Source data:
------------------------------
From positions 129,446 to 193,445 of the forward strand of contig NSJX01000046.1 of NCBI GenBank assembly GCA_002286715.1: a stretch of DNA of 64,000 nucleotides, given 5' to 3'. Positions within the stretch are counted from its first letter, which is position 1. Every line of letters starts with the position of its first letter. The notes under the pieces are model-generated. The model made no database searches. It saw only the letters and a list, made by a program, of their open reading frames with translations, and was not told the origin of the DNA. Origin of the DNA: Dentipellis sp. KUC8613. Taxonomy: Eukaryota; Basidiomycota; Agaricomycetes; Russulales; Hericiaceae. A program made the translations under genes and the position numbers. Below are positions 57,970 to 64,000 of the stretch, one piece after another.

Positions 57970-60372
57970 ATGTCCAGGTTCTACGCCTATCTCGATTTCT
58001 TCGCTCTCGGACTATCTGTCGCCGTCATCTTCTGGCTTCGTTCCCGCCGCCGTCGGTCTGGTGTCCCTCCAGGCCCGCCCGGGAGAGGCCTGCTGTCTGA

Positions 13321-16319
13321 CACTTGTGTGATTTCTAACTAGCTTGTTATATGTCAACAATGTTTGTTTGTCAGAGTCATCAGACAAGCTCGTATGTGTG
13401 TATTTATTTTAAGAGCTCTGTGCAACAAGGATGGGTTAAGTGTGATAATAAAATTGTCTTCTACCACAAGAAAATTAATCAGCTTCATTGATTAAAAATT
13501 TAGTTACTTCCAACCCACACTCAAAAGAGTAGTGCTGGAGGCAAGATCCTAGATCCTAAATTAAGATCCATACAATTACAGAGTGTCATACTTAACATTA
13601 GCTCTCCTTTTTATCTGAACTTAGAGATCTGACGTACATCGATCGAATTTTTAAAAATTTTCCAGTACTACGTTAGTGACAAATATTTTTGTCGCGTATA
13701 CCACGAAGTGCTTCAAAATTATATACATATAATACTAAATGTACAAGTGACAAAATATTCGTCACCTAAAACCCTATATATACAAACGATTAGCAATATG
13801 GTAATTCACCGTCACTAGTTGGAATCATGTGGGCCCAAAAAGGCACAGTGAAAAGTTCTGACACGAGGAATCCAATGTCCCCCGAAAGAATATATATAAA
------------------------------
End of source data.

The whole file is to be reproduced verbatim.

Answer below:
From positions 129,446 to 193,445 of the forward strand of contig NSJX01000046.1 of NCBI GenBank assembly GCA_002286715.1: a stretch of DNA of 64,000 nucleotides, given 5' to 3'. Positions within the stretch are counted from its first letter, which is position 1. Every line of letters starts with the position of its first letter. The notes under the pieces are model-generated. The model made no database searches. It saw only the letters and a list, made by a program, of their open reading frames with translations, and was not told the origin of the DNA. Origin of the DNA: Dentipellis sp. KUC8613. Taxonomy: Eukaryota; Basidiomycota; Agaricomycetes; Russulales; Hericiaceae. A program made the translations under genes and the position numbers. Below are positions 57,970 to 64,000 of the stretch, one piece after another.

Positions 57970-60372
57970 ATGTCCAGGTTCTACGCCTATCTCGATTTCT
58001 TCGCTCTCGGACTATCTGTCGCCGTCATCTTCTGGCTTCGTTCCCGCCGCCGTCGGTCTGGTGTCCCTCCAGGCCCGCCCGGGAGAGGCCTGCTGTCTGA

Positions 13321-16319
13321 CACTTGTGTGATTTCTAACTAGCTTGTTATATGTCAACAATGTTTGTTTGTCAGAGTCATCAGACAAGCTCGTATGTGTG
13401 TATTTATTTTAAGAGCTCTGTGCAACAAGGATGGGTTAAGTGTGATAATAAAATTGTCTTCTACCACAAGAAAATTAATCAGCTTCATTGATTAAAAATT
13501 TAGTTACTTCCAACCCACACTCAAAAGAGTAGTGCTGGAGGCAAGATCCTAGATCCTAAATTAAGATCCATACAATTACAGAGTGTCATACTTAACATTA
13601 GCTCTCCTTTTTATCTGAACTTAGAGATCTGACGTACATCGATCGAATTTTTAAAAATTTTCCAGTACTACGTTAGTGACAAATATTTTTGTCGCGTATA
13701 CCACGAAGTGCTTCAAAATTATATACATATAATACTAAATGTACAAGTGACAAAATATTCGTCACCTAAAACCCTATATATACAAACGATTAGCAATATG
13801 GTAATTCACCGTCACTAGTTGGAATCATGTGGGCCCAAAAAGGCACAGTGAAAAGTTCTGACACGAGGAATCCAATGTCCCCCGAAAGAATATATATAAA